Even as three Pakistan cricketers and their agent were given jail sentences yesterday, the focus shifted away from a few pre-arranged no-balls during last year's Lord's Test. Former Pakistan captain Salman Butt received 30 months in jail, fast bowler Mohammad Asif was sentenced to one year, 19-year-old speedster Mohammad Amir got six months and agent Mazhar Majeed was sentenced to two years and eight months.
Tainted trio: Salman Butt (left), Mohd Asif and Mohd Amir (right)
Despite the fact that they were convicted for the no-balls bowled at Lord's on August 26 and 27 last year, Justice Cook, in his sentencing remarks to Butt, said: "I cannot ignore the fact that these were not isolated incidents," -- implying that the former Pakistan captain was involved in numerous other fixing activities.
He continued: "The evidence of the text message between you and Majeed in the West Indies in May 2010 (World Twenty20) shows your involvement in such activities outside the scope of the period covered by the indictment. I sentence you in respect of the no-balls bowled at Lord's alone but bear in mind your prior agreement in respect of the maiden over at the Oval, of which telephone evidence was heard, as well as the West Indies exchanges."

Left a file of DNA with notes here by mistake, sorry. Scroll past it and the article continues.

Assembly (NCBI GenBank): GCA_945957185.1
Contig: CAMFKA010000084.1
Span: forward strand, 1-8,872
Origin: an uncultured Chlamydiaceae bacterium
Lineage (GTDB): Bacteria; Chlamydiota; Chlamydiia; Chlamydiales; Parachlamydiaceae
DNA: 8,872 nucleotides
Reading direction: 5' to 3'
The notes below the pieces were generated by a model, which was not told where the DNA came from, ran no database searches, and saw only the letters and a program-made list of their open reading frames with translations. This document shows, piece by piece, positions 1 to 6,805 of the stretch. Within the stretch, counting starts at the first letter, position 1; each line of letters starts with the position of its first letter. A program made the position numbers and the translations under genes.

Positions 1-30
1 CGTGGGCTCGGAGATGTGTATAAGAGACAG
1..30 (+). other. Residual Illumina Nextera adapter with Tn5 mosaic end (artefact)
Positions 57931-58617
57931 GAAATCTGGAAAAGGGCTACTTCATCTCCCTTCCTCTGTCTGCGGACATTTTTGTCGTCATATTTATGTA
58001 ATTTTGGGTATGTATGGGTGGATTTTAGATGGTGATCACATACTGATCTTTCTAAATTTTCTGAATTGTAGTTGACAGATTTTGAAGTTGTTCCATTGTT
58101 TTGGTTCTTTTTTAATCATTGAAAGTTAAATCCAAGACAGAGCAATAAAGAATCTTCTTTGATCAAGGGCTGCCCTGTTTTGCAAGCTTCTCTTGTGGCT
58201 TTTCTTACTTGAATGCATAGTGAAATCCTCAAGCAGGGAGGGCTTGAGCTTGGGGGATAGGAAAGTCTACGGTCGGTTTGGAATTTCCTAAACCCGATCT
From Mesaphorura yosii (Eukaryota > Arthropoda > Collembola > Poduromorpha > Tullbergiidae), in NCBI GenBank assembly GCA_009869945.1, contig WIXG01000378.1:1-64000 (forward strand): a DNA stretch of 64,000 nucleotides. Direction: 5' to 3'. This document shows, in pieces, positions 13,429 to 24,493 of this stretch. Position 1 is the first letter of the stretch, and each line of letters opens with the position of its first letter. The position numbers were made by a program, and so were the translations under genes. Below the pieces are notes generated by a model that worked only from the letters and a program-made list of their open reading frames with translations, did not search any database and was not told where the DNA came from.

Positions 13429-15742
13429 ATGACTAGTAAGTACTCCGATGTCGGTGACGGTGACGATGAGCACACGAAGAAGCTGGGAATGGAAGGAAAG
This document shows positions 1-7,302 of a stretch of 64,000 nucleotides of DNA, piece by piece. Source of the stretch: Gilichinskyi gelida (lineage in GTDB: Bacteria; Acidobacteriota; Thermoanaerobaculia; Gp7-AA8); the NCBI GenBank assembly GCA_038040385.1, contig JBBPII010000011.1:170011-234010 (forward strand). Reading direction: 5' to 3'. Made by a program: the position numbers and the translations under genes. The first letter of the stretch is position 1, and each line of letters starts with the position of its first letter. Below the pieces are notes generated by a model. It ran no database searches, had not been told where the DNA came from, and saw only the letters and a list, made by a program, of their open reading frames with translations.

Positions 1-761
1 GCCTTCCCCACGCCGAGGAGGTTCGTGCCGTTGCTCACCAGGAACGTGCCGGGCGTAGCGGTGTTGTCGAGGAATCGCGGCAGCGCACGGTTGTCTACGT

In another development that rocked Australian cricket yesterday, there emerged new evidence that their two-Test series against Pakistan in England last year was rigged too. The Sydney Morning Herald reported: "Messages sent and received by (Mazhar) Majeed and uncovered by police -- but not allowed as evidence in the trial of Butt and Asif -- indicate there were also attempts to fix a bracket of Australia's first Test against Pakistan at Lord's in July last year.
Among the most startling evidence was a message received by Majeed on July 12, the day before the Lord's Test against Australia, from a British phone, thought to be of a bookmaker. There was further correspondence in the lead-up to the second Test at Leeds between Majeed and a suspected Indian bookmaker codenamed 'Raj'."
Amir previously claimed he rigged the 2010 Sydney Test between Australia and Pakistan, boasting in undercover footage filmed during a sting by the now defunct News of the World that "we made 1.3 million pounds".